Looking back at The Dark Knight on its 10 year anniversary, Heath Ledger’s role as The Joker makes perfect sense. It’s the role he was born to play and the one we’ll always remember him for, but a decade earlier it was actually pretty controversial casting — and Batman fans weren’t happy about it.

Now, a decade later, the same fan communities are more vocal than ever, picking apart every casting rumor and even harassing the actors they don’t support. But in a roundtable discussion for The Hollywood Reporter, Jonathan Nolan (who co-wrote Dark Knight) explains why pushing back against fan criticism is exactly what made the movie so great.

When the Nolan brothers began working on their interpretation of The Joker for Dark Knight they knew it wouldn’t be easy. Jack Nicolson pretty much owned the character (at least in live-action films), but when Christopher Nolan cast Heath Ledger the reaction was almost unanimously negative.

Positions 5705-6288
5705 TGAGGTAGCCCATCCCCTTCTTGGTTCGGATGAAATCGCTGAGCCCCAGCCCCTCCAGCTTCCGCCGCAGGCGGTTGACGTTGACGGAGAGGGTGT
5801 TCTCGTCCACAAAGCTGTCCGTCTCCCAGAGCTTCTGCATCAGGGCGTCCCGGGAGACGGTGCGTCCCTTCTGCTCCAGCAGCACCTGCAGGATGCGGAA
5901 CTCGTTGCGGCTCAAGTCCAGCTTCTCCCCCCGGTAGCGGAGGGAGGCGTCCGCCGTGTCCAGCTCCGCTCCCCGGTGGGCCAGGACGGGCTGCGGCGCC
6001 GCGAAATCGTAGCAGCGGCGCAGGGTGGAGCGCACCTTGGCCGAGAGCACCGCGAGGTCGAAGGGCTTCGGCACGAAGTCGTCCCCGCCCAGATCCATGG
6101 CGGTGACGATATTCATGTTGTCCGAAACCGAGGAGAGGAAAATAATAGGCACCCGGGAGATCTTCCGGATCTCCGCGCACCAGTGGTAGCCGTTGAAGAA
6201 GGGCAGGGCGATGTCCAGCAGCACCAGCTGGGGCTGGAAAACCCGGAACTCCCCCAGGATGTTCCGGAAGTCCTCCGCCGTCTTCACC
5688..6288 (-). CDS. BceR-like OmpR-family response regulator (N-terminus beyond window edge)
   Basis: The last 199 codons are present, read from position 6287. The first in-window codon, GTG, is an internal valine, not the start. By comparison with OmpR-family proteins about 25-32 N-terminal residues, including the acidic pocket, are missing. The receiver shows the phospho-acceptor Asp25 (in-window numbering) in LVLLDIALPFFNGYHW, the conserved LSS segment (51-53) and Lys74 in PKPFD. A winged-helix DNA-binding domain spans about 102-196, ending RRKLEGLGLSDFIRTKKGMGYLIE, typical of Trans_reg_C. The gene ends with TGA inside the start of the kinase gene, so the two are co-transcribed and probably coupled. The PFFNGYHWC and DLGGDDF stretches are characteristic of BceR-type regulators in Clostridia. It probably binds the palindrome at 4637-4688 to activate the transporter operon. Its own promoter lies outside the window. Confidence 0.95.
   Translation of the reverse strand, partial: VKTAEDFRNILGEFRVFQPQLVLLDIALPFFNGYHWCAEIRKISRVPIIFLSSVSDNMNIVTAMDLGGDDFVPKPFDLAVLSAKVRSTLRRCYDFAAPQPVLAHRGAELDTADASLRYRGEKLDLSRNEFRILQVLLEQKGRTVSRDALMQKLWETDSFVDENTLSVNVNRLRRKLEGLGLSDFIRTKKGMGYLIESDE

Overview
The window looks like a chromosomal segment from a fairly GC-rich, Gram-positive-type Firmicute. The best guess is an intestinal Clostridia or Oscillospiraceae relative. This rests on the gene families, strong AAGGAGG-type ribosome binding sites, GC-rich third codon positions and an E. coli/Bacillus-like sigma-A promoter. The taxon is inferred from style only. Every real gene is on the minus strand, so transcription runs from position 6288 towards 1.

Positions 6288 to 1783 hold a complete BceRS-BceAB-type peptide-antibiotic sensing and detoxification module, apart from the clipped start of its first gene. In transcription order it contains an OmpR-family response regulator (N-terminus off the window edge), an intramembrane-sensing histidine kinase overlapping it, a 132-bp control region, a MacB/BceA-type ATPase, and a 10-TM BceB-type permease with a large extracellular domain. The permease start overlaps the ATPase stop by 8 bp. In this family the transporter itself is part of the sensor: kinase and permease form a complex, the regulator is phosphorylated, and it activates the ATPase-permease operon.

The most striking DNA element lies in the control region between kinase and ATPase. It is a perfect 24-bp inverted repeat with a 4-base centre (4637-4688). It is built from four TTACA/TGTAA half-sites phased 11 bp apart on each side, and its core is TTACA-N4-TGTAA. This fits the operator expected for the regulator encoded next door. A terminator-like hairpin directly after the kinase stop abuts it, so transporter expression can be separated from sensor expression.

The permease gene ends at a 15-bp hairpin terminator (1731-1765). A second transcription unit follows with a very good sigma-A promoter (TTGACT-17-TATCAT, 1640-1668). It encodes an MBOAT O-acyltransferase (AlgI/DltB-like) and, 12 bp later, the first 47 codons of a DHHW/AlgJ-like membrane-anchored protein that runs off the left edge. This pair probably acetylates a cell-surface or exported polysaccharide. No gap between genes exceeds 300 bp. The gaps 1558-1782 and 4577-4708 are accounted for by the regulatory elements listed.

“I didn’t get it, the studio didn’t get it, everyone was coming at Chris and saying we don’t see it,” says Nolan.

As bad as that was, the fan reaction was even worse:

“And the fan community was… we were fucking pilloried for it. ‘This is a disaster. The worst casting decision ever made.’ And Chris just hunkered down and stuck to his guns and just kept moving along. Respectfully, it was a question of not giving the fans what they’re asking for but what they want, right. What they really want.”

Despite that reaction, Christopher Nolan refused to back down, and it clearly paid off. 10 years later, Heath Ledger is pretty much synonymous with The Joker, even if almost no one thought he was the right actor for the role at the time.

In the decade since The Dark Knight’s release, superhero movies have become an industry onto themselves. So it makes sense for Hollywood to play it safe when so much is on the line (not just one movie, but an entire cinematic universe). But if Marvel and DC want any of their films to be remembered 10 years from now, not just as yet another superhero sequel but as a cinematic classic, they need to take Nolan’s message to heart.